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Leaders in Machine Pistols: the Beistigui Hermanos MM31

Sold for $7,475 (transferrable).

Beistigui Hermanos is probably the least known of the Spanish machine pistol manufacturers, despite being the first to actually make such pistols. Beistigui was founded in 1910 in Eibar, and was one of the initial subcontractors chosen to make Ruby pistols for the French military during World War One. The discovered a substantial market for C96 Broomhandle type pistols in China during the 1920s, and introduced their own similar looking pistol in 1926 – the Model H.

This pistol was popular, but Beistigui realized that a fully automatic version would probably be much more desirable – and they were right. They introduced such a machine pistol in 1927 or 1928, and sold 22,000 of them in China by the end of 1929. These early pistol still used the same 10-round fixed magazine as the Mauser C96, however, and were seriously limited in practicality as a result.

In 1930, Beistigui introduced an improved version of the gun as the MM31 – the Modelo Military 1931. Despite being a C96 Mauser lookalike (and deliberately trying to make Chinese customers confuse it with actual Mausers), it was a legitimately very good gun, and included a number of improvements over the Mauser. A 20-round fixed magazine version was quickly introduced, followed by a detachable magazine version, to address the issues inherent to a gun with a 10-round magazine and a 900 round/minute rate of fire. Shortly after Beistigui introduced they detachable magazine gun, Mauser began to sell the Schnellfeuer. In an excellent marketing decision, Beistigui changed their guns to use copies of the Mauser magazine, allowing interchangeability with the most respected and desirable model of the pistol in China. The gun we are looking at today is one of these last pattern MM31 machine pistols, using Mauser magazines.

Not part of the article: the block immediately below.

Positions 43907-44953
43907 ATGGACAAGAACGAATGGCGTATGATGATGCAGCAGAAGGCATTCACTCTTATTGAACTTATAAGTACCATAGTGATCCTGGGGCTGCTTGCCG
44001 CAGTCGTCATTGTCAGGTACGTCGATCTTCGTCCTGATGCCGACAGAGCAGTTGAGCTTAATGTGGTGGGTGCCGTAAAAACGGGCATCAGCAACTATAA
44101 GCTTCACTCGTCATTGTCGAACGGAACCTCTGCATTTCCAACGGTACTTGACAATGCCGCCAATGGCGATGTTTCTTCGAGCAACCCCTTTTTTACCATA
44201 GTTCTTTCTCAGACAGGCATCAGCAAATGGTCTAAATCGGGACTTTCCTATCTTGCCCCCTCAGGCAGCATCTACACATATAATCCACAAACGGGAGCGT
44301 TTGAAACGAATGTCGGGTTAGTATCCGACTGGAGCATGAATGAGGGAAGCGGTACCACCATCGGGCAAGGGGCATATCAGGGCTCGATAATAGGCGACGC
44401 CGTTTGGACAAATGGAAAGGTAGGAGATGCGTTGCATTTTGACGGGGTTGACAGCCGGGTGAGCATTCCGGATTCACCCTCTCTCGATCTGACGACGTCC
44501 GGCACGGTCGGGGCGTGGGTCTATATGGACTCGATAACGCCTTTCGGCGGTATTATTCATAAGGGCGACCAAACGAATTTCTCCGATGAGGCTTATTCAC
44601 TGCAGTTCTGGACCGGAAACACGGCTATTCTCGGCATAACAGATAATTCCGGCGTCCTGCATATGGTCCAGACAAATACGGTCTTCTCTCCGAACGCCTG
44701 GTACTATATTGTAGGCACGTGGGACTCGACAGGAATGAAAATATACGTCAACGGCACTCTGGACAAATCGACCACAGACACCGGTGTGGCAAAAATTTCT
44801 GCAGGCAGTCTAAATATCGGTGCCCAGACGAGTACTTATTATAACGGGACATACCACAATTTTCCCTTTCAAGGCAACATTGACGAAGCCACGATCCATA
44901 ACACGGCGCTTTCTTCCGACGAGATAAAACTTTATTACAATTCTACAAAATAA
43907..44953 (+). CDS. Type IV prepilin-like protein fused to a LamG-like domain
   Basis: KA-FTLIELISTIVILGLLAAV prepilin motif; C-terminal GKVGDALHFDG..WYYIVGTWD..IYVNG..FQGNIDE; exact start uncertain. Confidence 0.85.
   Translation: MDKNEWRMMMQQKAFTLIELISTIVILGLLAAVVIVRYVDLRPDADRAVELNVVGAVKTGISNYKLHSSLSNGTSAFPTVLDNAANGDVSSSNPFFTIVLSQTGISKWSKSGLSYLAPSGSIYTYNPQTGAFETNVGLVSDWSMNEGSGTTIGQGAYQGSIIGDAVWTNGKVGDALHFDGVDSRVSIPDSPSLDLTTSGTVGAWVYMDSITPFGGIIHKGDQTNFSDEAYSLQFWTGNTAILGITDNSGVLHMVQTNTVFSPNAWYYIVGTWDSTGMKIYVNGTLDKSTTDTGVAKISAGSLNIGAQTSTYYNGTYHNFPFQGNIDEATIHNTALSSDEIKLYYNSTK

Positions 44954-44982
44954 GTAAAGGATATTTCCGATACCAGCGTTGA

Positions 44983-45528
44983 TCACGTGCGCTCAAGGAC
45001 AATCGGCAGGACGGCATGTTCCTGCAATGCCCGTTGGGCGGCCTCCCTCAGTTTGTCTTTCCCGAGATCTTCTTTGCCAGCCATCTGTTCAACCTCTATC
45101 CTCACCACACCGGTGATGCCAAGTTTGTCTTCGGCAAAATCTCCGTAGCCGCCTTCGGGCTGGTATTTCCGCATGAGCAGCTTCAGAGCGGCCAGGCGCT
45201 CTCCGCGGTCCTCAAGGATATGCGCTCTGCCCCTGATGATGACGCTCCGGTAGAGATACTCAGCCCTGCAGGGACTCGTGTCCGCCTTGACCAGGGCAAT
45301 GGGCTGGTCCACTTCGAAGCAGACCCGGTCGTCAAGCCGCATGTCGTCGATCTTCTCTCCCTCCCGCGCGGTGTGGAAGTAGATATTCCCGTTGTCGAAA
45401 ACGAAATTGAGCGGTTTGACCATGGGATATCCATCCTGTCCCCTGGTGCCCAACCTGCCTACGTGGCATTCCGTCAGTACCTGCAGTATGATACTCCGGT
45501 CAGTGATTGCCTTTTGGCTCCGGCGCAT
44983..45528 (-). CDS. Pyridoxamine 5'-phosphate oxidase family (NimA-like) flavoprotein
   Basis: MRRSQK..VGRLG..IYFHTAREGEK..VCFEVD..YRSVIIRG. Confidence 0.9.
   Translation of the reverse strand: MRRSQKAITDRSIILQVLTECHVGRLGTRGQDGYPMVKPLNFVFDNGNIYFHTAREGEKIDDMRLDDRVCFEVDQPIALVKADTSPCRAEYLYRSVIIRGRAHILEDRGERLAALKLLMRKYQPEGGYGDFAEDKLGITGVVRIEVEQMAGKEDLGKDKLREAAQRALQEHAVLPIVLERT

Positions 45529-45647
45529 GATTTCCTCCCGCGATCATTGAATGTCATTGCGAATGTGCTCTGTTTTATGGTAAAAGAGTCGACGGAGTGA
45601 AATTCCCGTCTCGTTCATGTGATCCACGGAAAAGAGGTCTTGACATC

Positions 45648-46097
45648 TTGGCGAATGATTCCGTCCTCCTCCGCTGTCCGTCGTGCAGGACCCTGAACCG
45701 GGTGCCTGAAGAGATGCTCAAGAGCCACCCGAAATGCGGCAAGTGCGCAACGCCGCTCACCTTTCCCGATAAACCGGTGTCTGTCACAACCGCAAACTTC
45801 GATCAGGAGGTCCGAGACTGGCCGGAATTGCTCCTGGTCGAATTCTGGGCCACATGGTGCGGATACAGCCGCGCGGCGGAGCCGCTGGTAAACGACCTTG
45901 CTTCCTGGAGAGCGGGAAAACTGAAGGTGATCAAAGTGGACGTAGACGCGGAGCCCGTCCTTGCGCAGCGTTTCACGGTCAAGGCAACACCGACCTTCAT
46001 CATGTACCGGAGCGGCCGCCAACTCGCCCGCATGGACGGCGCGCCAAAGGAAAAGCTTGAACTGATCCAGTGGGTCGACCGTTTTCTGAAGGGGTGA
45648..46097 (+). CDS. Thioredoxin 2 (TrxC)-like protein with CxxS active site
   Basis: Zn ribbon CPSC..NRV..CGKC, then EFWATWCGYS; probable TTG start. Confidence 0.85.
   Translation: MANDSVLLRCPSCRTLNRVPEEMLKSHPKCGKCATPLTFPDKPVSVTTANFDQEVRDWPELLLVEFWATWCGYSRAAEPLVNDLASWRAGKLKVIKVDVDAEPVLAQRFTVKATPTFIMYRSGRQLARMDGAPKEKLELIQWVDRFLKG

By the mid 1930s, the market for these guns had pretty much collapsed. In Spain, the abdication of the king in 1931 and growing civil unrest led to much increased government regulation of arms manufacture and the Japanese invasion of China limited the ability of Japanese traders to bring the guns to Chinese markets. Beistigui made one last unsuccessful effort to market a Broomhandle type gun (the MM34) to the Spanish Guardia Civil, and then transitioned to manufacturing bicycles instead of guns.

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